Tax compliance issues can complicate your business as you expand into new locations. Not understanding your state and local tax (SALT) obligations in each jurisdiction may raise your tax bill considerably and/or open you up to potential tax exposure, including penalties and interest. These seven questions will help you identify SALT reporting and compliance gaps and determine where you may need to address outstanding issues.
1. How do you source sales among the states (are you using your customer’s billing address)
Many states use market-based sourcing, but due to statutory variations, the proper application of these provisions may differ by state. Businesses often use billing address to source revenue, but this is not consistent with state market-based sourcing requirements because a billing address often does not accurately represent where the customer receives the benefit of the services. Sourcing sales for income tax purposes is complicated, and the slightest nuance in the statutory language can make a material difference in your company’s tax liability. Failure to apply these provisions correctly may result in overpayment or underpayment of income tax in various states.
2. Are you using the same apportionment methodology to source sales in all states?
States vary widely in terms of revenue sourcing requirements. Some states apply market-based sourcing, while others source revenue based on the location(s) of the costs incurred to generate such revenue. Businesses must evaluate their sourcing methodology separately in each state because it’s likely the methodology varies across state lines. Reviewing your revenue sourcing methodologies may help your business mitigate tax exposure or even generate tax refunds.
3. Are you apportioning 100% of your sales, and if so, should you be?
State and local revenue sourcing laws vary by state, and it is not uncommon for the interplay between state tax laws (especially state sourcing methodologies) to result in the taxation of less than 100% of your income among the states. Careful review and application of these provisions may create material benefit for your business.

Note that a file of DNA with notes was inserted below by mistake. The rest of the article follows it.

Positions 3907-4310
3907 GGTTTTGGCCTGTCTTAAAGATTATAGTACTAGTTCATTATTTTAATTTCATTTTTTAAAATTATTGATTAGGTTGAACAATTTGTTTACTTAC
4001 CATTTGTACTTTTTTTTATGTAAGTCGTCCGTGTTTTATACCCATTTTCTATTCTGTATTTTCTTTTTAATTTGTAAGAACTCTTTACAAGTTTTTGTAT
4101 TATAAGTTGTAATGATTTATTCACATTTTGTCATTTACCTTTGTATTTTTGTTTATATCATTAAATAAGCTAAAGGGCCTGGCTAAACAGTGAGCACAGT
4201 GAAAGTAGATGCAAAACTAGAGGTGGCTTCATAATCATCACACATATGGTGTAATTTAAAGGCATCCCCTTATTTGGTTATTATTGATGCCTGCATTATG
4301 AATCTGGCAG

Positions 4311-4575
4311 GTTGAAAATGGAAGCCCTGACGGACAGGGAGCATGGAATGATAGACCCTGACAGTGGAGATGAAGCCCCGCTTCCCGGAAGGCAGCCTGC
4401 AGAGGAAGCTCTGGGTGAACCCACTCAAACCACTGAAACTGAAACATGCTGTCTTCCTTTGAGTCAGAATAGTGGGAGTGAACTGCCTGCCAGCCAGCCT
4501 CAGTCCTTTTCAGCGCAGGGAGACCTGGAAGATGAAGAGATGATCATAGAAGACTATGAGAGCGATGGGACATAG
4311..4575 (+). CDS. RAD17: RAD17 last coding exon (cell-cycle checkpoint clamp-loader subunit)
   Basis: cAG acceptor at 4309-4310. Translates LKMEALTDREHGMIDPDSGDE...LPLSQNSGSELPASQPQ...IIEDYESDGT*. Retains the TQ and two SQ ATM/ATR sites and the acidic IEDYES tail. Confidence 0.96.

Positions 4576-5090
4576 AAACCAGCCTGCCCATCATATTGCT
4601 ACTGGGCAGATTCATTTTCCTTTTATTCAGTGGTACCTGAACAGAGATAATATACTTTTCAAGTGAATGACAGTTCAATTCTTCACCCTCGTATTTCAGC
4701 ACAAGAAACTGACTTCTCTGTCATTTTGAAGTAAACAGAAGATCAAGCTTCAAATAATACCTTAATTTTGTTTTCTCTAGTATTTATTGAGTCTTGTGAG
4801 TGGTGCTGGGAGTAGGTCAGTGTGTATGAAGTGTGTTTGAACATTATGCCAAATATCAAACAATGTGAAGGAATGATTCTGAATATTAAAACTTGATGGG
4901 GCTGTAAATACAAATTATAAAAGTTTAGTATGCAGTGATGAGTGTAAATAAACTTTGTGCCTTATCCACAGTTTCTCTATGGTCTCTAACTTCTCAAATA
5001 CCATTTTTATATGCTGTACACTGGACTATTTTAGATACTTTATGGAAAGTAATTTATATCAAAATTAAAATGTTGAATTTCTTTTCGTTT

4. Are you making sales outside the state in which your company is located?
Even if you do not have a location or employees in a particular state, you may still have an income tax filing obligation. Physical presence is no longer required for a state to impose income tax on businesses. Simply deriving revenue from the state may be enough. It is important to carefully review each state’s revenue sourcing requirements to accurately determine whether your business has economic nexus in a state, which triggers incremental state income tax filing obligations you may not be aware of. Failure to file income tax returns in such states may create material income tax exposures that will continue to accrue in perpetuity since there is no statute of limitations on the state’s ability to assess income tax if the business never files an income tax return.
5. Do you have sales over $100,000 and/or more than 200 sales transactions in any state?
The state and local sales tax thresholds vary by state, as does the measure for triggering these thresholds. However, since the U.S. Supreme Court’s seminal 2018 South Dakota v. Wayfair decision, every state that has a sales tax has enacted an economic nexus provision. Many use a combination like the sales and transaction thresholds noted above, which were modeled after the South Dakota statute at issue in the Wayfair case. If your business meets these thresholds, you should evaluate the taxability of your product to determine whether you have a sales tax collection and remittance responsibility in one or more states.
6. Is your product taxable in the state or locality in which you do business?
The taxability of products and services varies by state. This may create situations where your business falls within a specific category of taxable services in one state and a completely different non-taxable category in another state. Separately, the state may have provisions that exempt some of your sales and/or tax them only at the local level.
7. If your product is taxable, are you compliant with the state and local sales tax requirements?
If your business meets a state’s nexus threshold and you fail to collect and remit sales tax on your taxable sales, you could end up paying the tax bill for your customers. Typically, the seller passes the sales tax to its customers. However, sellers that do not collect the tax from customers are on the hook for the uncollected sales tax plus penalties and interest.